A recent summary judgment in a case against Safeway Inc. shows businesses that how they say things online can have a profound impact on what they can do. Our California readers might find this summary judgment interesting.
The complaint against Safeway was that the store was charging more for products ordered online and delivered to customers than they were charging at brick-and-mortar stores. The class action lawsuit claimed that Safeway was breaking its service contract by upping the prices.
The allegation was that every item resulted in an overcharge of at least 10 percent because of the method Safeway used to factor prices. Items that were $.01 to $.99 in the store had an extra $.10 added online. From then, the increment was $.10 added to every $1 of in-store cost of an item.
Safeway argued that the terms for online purchases didn't mean that the prices would be the same as in-store purchases. That argument was dismissed by a U.S. District judge. The judge said that the prices must be the same for online and in-store purchases with the exception of delivery fees and other special charges that are disclosed.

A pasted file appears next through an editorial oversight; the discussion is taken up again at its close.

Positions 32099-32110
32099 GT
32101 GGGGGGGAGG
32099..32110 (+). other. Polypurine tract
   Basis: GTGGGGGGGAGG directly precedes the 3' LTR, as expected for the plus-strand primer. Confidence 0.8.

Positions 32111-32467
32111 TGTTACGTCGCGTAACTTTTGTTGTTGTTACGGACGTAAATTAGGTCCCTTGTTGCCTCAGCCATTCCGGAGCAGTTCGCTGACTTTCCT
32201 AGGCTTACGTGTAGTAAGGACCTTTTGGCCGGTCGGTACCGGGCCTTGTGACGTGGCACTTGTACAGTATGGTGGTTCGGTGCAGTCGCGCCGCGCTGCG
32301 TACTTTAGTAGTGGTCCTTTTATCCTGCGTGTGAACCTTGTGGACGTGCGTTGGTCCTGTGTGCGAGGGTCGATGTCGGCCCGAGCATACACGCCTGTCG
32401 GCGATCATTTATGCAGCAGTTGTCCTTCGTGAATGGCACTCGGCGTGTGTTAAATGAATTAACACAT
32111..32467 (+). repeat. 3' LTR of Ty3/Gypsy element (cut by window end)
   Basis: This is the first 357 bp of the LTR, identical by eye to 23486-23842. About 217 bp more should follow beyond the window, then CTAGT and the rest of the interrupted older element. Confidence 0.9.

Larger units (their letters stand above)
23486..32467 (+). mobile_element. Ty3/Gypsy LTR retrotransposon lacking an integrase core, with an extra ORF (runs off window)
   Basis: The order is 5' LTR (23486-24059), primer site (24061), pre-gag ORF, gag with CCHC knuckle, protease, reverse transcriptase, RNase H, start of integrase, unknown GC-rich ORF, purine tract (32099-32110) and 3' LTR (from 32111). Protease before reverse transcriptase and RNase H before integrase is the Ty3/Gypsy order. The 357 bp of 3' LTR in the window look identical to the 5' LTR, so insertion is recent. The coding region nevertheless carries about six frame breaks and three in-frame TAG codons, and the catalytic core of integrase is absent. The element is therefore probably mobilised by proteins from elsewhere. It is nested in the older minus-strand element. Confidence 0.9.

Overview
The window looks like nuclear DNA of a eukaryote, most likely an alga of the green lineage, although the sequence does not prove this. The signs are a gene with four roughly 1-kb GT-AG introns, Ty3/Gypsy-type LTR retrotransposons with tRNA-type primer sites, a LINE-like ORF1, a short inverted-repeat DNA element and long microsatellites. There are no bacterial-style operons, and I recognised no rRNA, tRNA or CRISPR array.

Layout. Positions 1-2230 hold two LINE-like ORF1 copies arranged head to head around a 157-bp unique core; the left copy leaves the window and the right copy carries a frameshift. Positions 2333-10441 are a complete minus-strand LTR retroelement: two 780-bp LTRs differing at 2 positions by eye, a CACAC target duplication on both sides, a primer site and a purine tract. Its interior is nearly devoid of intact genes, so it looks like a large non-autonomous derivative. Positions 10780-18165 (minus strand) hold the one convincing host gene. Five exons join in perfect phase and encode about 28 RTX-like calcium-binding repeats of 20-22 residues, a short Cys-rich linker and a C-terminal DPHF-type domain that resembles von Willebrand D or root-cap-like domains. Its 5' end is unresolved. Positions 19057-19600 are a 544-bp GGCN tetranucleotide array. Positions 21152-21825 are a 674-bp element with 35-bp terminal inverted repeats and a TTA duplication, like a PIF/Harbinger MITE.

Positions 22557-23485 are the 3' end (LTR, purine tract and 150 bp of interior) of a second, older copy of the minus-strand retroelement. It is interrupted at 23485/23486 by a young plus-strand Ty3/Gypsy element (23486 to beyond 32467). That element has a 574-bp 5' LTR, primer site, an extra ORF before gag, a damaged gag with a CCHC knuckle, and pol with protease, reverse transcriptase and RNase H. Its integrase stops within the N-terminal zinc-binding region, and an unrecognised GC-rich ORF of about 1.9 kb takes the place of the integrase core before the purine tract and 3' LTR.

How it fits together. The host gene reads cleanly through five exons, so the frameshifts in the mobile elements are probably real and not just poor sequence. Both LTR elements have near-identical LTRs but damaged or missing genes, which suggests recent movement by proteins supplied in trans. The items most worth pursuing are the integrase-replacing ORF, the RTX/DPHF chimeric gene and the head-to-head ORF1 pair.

Safeway is now responsible for the aggregate amount of markups for online items from "April 12, 2010 through the present." The judge ruled that consumers who shopped at Safeway are entitled to damages. There is a case management conference for this case on Jan. 21, 2015.
Businesses that are going through this sort of litigation need to ensure they fully understand the claims against them. They should learn how to present their side to the court. Getting an early start on case development is vital for business owners fighting this sort of accusation.
Source: Courthouse News Service, "Safeway Class Wins Summary Judgment" Philip A. Janquart, Dec. 11, 2014